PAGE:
I note that we are not taking any more time for the Nationals than was agreed. Senator McKenzie did cut her time. We're not seeking at all to deny other senators their appropriate times.
I want to add quick thoughts on this motion and particularly something that I don't think has been mentioned during this debate: I, as an Australian, am incredibly proud about what we have built as a nation in the Murray-Darling. There's been very little mention of the hard work, the pioneering effort that went into building the dams and the farms that actually feed us today, providing 40 per cent of our nation's food. We would really be in serious trouble—in as much trouble as the early settlers—if we didn't have the Murray-Darling here in Australia. We should recognise the sweat, the toil and the desperation that many people before us went through to get that to happen. I heard Senator Patrick say before, 'Let's just get rid of the dams,' as if that would mean nothing for the rest of the country! How would we feed ourselves? How would we be able to provide for other people in this country?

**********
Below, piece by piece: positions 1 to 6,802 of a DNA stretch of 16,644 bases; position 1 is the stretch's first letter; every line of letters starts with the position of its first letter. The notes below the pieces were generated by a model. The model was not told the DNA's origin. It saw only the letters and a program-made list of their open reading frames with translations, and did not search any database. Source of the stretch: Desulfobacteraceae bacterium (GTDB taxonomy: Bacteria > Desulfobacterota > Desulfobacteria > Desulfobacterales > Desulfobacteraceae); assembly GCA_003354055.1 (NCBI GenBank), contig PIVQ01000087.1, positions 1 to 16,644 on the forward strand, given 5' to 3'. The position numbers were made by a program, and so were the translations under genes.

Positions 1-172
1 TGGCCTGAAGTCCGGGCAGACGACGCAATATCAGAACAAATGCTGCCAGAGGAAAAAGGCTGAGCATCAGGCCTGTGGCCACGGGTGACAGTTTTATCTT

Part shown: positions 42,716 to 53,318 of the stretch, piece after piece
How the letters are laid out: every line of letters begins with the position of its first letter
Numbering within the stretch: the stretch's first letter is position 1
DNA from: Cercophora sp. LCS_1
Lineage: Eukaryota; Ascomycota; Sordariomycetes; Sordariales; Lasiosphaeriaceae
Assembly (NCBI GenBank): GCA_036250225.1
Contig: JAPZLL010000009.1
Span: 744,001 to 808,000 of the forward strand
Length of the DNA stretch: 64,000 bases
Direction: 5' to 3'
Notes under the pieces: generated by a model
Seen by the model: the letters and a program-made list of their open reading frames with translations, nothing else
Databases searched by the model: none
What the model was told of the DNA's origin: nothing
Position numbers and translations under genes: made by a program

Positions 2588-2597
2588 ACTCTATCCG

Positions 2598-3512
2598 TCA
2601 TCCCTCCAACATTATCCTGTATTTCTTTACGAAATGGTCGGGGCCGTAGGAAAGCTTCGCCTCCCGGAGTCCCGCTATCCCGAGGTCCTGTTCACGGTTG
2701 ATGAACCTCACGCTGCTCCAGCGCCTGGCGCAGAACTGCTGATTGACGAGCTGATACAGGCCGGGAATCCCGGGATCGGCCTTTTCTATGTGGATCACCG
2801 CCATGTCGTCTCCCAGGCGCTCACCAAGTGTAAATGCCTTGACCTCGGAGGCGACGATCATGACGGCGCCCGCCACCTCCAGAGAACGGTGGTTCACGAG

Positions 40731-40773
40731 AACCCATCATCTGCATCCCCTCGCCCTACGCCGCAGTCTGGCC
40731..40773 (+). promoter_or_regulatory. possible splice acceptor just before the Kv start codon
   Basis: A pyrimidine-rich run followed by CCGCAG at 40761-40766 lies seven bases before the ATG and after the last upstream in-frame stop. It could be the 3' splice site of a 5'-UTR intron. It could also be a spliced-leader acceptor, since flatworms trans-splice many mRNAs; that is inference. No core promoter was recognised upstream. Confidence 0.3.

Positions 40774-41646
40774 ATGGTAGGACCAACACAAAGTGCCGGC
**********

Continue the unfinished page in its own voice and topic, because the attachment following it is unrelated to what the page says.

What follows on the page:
I think it's very important that we mention and recognise that some of the key things we want to achieve out of the management of the Murray-Darling is the production of food and the creation of viable rural communities that are not constantly under the threat of having their economic base pulled out from under them.
The National Party Senate leader, Senator McKenzie, summed it up very well before. What the National Party have brought back to this debate is people. We have brought back people to the heart of this debate—people on a farm, people who are trying to keep a farm in their family over generations and people who own a cafe in Wagga Wagga. I think Wagga Wagga has the best bakeries in this country and beautiful restaurants. Those people deserve to have a future. People in the cities who want to eat all the food they see on MasterChef or the latest reality TV show are important as well. There are the Indigenous people of the system as well. It was the Nationals that introduced a $40 million fund to buy back water for Indigenous people. I have met many Indigenous people through the basin. They too want to develop their own farms and economic opportunities and potentially use water.
It's very important in this debate that we represent the whole country, from the rural community with the farmers to the dinner plate in the urban environment. It is the National Party that has representatives right across the Murray-Darling. Sometimes in this debate you hear people say: 'Let's blow up the barrages. Let's blow up Cubbie Station. Let's blow up Menindee Lakes.' We have to manage it as a system. There is not one single answer. There is not one thing you can do that will solve all of the issues. It must be balanced in a respectful way that puts people at the heart of this debate because ultimately we all have an interest in seeing a strong, viable and sustainable Murray-Darling that can continue to feed us long into the future.